What’s it all about?

Some days have now passed since the sad death of Lucy Meadows was reported to an unsuspecting world. The storm that followed has, i believe, genuinely taken many in the press and media by surprise.

But it is important not to lose sight of what this froth is really about – and while death was the catalyst, it really is NOT the point.

Because at the end of the day, an inquest may reveal all manner of things and as those leading the commentary have been very clear from day one: this is not as foolish or as simplistic as a bunch of angry trans folk accusing the press of “causing” anything.

Though it does suit the press to claim otherwise.

In truth, there are three issues here central to Lucy’s story, and a fourth that affects us all.

Let’s remind ourselves of them.

The real issues

First, this was NOT a story: it was something whipped up and confected by a press that went out of its way to ignore positive support for Lucy and went looking for the few parents critical of her.

Second, what the press needs to understand is that whenever they report a story they touch a life. Both through the story told and the words used: and the methods used to get to that story. It doesn’t matter whether an individual crumbles under the stress or soldiers gamely on: it is the fact that the press trample so carelessly over lives that matters.

Remember a joke that went badly wrong earlier this year? Two Australian DJ’s phoning the nurse looking after Kate Middleton were slammed by the British press for their irresponsibility when she killed herself. But who could know? The “joke” was one probably played a thousand times before with no tragic consequence. The point is not WHETHER there was a link, but whether the behaviour was responsible.

Third, and most depressing: whatever the cause of Lucy’s death, the press response was disgusting. The last thing she did in her life was to start a difficult and tortuous journey to be recognised as a woman. Every journalist and every editor who therefore reported her dying in terms of her being a man should hang their head in shame.

And last up – and here is where the community dimension arrives. For a brief interlude, while Leveson was sitting, the press put the kid gloves back on. In the last three months, they have been well and truly off.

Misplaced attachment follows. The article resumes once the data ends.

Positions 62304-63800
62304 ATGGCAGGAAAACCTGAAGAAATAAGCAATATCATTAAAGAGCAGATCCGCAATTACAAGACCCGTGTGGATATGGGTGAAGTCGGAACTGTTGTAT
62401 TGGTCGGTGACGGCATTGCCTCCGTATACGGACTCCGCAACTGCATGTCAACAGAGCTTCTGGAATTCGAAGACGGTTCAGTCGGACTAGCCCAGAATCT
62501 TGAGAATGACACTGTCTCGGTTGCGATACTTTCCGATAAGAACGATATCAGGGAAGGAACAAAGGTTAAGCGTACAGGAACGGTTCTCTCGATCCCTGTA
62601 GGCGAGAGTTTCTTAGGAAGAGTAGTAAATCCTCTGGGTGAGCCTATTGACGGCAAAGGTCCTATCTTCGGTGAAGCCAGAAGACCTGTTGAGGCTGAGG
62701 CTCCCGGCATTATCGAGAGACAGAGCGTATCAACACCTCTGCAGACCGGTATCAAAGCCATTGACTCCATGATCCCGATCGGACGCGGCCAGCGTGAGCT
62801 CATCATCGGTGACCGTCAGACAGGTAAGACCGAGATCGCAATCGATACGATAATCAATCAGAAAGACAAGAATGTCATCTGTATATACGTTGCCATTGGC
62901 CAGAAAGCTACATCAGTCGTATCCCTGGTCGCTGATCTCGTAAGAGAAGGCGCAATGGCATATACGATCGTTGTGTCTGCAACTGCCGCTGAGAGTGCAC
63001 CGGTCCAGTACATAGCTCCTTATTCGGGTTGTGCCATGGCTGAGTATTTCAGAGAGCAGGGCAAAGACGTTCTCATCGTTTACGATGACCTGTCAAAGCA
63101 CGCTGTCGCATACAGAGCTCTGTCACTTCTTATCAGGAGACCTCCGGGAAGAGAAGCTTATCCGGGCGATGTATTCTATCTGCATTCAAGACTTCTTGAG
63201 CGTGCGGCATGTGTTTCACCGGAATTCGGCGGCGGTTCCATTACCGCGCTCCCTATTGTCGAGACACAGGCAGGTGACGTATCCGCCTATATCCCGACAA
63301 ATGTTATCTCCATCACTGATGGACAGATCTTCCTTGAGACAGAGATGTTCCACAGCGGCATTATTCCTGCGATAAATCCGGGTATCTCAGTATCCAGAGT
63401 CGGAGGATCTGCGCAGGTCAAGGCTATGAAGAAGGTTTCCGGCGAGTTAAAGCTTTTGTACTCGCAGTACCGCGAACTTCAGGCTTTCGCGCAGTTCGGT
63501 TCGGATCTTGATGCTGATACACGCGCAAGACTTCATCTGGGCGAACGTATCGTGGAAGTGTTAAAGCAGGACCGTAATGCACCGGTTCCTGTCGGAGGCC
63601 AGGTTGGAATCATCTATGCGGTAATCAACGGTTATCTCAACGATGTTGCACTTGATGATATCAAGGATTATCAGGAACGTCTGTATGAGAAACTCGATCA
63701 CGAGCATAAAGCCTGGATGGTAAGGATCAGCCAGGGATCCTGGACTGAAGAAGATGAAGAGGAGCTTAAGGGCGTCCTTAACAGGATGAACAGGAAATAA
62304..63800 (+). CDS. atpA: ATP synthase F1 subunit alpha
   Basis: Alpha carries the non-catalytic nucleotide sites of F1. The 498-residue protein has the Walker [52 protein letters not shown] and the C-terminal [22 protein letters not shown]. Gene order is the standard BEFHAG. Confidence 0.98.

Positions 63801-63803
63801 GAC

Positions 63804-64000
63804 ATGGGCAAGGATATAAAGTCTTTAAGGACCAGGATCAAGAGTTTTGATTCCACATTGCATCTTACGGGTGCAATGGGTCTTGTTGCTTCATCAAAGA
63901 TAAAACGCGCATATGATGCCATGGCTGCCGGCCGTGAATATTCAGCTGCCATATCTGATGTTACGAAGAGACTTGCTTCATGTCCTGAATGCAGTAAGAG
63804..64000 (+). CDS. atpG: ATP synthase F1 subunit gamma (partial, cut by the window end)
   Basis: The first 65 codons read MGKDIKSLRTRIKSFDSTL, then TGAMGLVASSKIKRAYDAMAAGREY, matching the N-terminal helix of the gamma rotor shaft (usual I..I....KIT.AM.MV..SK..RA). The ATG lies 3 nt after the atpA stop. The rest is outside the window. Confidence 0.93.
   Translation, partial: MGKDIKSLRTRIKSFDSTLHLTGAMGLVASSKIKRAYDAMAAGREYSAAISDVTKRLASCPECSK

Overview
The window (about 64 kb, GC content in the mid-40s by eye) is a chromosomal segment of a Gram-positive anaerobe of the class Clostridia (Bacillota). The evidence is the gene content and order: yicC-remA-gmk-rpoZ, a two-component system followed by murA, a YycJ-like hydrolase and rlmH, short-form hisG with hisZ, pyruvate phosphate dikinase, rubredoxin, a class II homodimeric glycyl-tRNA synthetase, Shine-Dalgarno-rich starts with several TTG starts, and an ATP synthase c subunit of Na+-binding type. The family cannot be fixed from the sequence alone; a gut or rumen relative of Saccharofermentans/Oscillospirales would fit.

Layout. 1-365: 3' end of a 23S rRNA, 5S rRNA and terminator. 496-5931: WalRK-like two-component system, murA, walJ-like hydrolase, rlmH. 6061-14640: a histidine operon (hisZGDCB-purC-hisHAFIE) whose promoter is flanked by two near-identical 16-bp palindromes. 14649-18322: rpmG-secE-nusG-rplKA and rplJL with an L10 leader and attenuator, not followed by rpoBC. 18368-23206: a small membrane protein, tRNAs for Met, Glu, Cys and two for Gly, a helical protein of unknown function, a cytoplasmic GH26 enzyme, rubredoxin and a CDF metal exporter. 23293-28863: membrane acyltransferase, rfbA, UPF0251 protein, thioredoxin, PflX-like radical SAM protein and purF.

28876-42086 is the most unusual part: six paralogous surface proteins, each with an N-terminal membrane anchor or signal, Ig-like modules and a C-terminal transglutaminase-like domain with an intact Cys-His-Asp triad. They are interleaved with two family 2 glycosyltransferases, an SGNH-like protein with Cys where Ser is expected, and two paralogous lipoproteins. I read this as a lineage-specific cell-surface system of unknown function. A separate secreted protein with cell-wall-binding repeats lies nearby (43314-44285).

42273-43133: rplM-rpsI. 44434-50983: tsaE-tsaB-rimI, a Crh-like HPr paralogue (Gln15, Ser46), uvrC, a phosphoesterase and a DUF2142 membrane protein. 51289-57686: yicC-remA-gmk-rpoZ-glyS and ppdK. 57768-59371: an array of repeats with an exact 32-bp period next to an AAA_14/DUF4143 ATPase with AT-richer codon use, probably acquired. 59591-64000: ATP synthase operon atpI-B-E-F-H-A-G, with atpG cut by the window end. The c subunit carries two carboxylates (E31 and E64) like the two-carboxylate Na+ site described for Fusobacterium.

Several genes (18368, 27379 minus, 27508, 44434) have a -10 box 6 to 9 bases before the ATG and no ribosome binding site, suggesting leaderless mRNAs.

The press has monstered a trans GP, while studiously refusing to report multiple stories now taken up by the GMC of sexual and physical abuse perpetrated on trans people. It continues to attack and sensationalise. All around are stories displaying a similar lack of respect, of sensitivity.

The bottom line is not whether it was Littlejohn or Stuart Pike (the local journalist) most “to blame” for the awful coverage. They ALL are, because underneath the reporting is a sickness – a bigotry – that seems to think that being trans is news on its own. That being trans is some sort of license to treat people like freaks.

It isn’t.

And that is why this campaign, this anger, is not, will never be about why Lucy died, even if that is important in its own right. No. This anger is about how the press treat the trans community, all of us, every day.

It is about Lucy, in the sense that her life was touched in an especially awful way by the press. But in the end, it is not just about her. It is about all of us.

janexx

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About janefae

On my way from here to there
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10 Responses to What’s it all about?

  1. Reblogged this on flyingontherainbow and commented:
    More insights from the remarkably insightful and cool headed Jane Fae.

  2. misswonderly says:

    An incredibly helpful analysis, Jane. I am in awe of your writing and the passionate honesty you have brought to this subject x

  3. misswonderly says:

    Don’t worry Jane, I’m not being nice … just honest x

  4. zeudytigre says:

    I feel anger and despair that the press can get away with treating Lucy as they did, naming her and encouraging the hounding, whipping up outrage that should not exist. I am not personally familiar with the trans community but everyone, every human being, should be treated respectfully. For a private individual trying to go about her life to be thrown to the public lions in this crass and ill informed way is appalling. This is the sort of thing that should be brought to the public’s attention and discussed – not that an individual has made a personal decision to make changes that are nobody else’s business. Good points raised here and elsewhere in your blog. I will be talking about this with my children.

  5. Very true. It is just not acceptable in this day and age to treat anybody that way. Just causes needless suffering and affirms needless prejudices.

  6. I have posted a link to this on my blog. Hope you don’t mind.

  7. Pingback: Being out in schools -a tribute to Lucy Meadows | Explorational Situations

  8. this said all that I would want to say about the media and Lucy Meadows and better and more, have linked to you as I wanted to write something responding to Lucy as an out teacher http://explorationalsituations.wordpress.com/2013/03/25/being-out-in-schools-a-tribute-to-lucy-meadows/

  9. Pingback: Lobbying For Lucy | Trans Scribe

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